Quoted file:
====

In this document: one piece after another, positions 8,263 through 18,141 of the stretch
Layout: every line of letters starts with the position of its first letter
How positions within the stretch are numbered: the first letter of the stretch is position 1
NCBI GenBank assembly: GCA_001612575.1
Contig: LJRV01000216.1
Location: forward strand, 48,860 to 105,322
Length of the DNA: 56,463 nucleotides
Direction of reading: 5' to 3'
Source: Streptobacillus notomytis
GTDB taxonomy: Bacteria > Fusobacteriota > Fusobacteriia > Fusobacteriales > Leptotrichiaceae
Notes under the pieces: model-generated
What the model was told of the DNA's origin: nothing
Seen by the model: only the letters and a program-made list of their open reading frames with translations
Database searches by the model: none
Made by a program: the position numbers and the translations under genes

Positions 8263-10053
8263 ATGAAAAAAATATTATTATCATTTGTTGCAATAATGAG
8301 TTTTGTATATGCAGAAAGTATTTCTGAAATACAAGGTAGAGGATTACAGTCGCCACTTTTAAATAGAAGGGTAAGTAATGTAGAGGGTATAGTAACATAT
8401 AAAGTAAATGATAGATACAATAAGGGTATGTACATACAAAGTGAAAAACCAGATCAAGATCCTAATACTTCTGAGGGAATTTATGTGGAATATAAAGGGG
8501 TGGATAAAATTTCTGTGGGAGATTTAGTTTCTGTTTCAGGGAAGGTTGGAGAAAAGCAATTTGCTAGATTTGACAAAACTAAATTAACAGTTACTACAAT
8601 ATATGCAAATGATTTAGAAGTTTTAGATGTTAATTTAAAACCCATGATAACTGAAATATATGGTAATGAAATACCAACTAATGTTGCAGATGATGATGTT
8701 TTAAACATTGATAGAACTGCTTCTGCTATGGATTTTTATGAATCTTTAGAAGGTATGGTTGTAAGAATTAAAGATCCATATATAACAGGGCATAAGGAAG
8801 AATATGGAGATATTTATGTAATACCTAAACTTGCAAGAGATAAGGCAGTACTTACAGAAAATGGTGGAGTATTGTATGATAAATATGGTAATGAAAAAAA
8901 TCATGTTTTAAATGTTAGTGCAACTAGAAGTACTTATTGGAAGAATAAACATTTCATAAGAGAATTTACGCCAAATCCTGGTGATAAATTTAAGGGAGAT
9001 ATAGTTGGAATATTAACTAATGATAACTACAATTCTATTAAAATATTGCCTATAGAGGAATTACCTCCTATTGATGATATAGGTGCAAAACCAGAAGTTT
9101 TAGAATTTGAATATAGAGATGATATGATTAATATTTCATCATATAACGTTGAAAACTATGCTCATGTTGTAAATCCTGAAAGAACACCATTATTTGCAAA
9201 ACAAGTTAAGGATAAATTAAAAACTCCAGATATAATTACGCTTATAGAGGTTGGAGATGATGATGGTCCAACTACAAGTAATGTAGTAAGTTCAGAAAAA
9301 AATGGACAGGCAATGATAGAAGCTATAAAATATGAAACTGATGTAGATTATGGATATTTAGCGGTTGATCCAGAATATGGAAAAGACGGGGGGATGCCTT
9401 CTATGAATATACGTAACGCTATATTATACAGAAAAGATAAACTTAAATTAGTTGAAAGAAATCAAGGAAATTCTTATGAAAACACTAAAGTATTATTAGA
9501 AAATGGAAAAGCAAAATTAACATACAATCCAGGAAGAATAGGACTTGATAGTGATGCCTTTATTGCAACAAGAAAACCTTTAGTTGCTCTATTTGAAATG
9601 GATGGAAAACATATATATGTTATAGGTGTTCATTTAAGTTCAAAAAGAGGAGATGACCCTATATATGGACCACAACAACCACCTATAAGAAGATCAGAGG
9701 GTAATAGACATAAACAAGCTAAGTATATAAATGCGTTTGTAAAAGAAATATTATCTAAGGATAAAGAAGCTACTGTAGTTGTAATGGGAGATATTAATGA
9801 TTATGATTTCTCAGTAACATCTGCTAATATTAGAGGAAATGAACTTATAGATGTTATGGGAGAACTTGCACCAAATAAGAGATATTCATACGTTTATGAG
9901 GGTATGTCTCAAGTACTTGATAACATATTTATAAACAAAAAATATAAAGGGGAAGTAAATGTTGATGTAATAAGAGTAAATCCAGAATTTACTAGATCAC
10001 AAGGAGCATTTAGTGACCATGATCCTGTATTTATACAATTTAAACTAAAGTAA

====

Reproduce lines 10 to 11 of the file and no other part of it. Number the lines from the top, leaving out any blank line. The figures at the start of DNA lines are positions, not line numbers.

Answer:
GTDB taxonomy: Bacteria > Fusobacteriota > Fusobacteriia > Fusobacteriales > Leptotrichiaceae
Notes under the pieces: model-generated